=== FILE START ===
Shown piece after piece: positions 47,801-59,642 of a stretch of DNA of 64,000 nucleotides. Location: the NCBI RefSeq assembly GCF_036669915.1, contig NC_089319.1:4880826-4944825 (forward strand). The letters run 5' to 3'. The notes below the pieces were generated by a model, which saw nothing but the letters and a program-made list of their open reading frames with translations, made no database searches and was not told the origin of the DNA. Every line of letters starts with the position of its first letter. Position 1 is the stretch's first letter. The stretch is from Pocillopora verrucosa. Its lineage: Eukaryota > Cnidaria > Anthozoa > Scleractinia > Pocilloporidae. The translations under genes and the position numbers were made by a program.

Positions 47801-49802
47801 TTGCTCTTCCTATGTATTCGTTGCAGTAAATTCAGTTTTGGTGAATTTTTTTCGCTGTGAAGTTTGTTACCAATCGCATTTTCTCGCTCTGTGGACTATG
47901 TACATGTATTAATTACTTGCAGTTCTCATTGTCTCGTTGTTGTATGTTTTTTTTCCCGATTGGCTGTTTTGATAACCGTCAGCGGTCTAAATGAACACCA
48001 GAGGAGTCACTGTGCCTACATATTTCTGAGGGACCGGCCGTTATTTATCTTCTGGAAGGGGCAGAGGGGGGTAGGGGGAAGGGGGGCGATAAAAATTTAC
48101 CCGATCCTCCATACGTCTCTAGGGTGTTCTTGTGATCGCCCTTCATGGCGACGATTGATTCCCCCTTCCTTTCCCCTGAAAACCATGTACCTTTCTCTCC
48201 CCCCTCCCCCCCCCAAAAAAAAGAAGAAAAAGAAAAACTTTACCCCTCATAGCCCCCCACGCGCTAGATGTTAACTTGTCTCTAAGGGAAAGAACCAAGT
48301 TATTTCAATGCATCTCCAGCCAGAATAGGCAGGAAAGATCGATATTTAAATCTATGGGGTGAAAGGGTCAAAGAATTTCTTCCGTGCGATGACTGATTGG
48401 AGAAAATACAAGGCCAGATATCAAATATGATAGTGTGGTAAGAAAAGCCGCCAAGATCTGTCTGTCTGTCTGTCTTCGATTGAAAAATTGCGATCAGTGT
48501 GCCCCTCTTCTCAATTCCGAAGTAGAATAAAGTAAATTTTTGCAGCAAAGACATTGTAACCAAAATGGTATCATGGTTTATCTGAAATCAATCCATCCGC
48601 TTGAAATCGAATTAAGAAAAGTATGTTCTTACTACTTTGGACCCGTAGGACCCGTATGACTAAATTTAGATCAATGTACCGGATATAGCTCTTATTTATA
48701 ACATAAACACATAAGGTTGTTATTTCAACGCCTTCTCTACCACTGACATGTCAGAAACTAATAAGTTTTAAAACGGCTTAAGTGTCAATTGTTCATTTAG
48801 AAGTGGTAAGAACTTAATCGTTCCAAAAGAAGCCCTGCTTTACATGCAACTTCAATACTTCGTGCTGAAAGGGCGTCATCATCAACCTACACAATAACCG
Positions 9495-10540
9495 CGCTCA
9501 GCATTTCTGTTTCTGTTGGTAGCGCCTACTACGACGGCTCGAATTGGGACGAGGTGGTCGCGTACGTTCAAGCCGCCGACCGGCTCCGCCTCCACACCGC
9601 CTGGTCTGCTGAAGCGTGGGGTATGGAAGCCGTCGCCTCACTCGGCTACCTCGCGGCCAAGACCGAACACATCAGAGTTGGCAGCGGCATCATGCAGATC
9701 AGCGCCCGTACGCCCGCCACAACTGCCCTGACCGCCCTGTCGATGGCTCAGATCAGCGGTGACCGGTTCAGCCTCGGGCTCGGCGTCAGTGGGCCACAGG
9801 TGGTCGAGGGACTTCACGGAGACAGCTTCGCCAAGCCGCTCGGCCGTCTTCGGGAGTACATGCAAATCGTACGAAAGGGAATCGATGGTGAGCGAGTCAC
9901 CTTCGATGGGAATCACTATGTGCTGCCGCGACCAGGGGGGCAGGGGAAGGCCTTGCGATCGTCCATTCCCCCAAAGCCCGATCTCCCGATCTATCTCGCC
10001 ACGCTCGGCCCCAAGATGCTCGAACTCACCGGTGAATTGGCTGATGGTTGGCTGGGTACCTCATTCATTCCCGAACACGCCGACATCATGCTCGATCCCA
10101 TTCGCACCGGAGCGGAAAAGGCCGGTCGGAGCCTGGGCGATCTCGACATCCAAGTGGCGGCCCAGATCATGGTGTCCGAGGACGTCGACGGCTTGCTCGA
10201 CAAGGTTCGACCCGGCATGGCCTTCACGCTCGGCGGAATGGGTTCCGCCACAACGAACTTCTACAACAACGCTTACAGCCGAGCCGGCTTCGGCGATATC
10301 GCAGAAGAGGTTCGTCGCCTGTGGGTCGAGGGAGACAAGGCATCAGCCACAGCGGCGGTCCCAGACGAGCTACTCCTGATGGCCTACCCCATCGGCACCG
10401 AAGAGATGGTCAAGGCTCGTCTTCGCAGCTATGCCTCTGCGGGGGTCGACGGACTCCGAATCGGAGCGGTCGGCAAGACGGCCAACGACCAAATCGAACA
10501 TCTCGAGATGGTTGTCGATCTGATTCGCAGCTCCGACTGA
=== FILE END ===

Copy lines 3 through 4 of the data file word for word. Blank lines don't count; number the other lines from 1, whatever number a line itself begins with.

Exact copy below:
47801 TTGCTCTTCCTATGTATTCGTTGCAGTAAATTCAGTTTTGGTGAATTTTTTTCGCTGTGAAGTTTGTTACCAATCGCATTTTCTCGCTCTGTGGACTATG
47901 TACATGTATTAATTACTTGCAGTTCTCATTGTCTCGTTGTTGTATGTTTTTTTTCCCGATTGGCTGTTTTGATAACCGTCAGCGGTCTAAATGAACACCA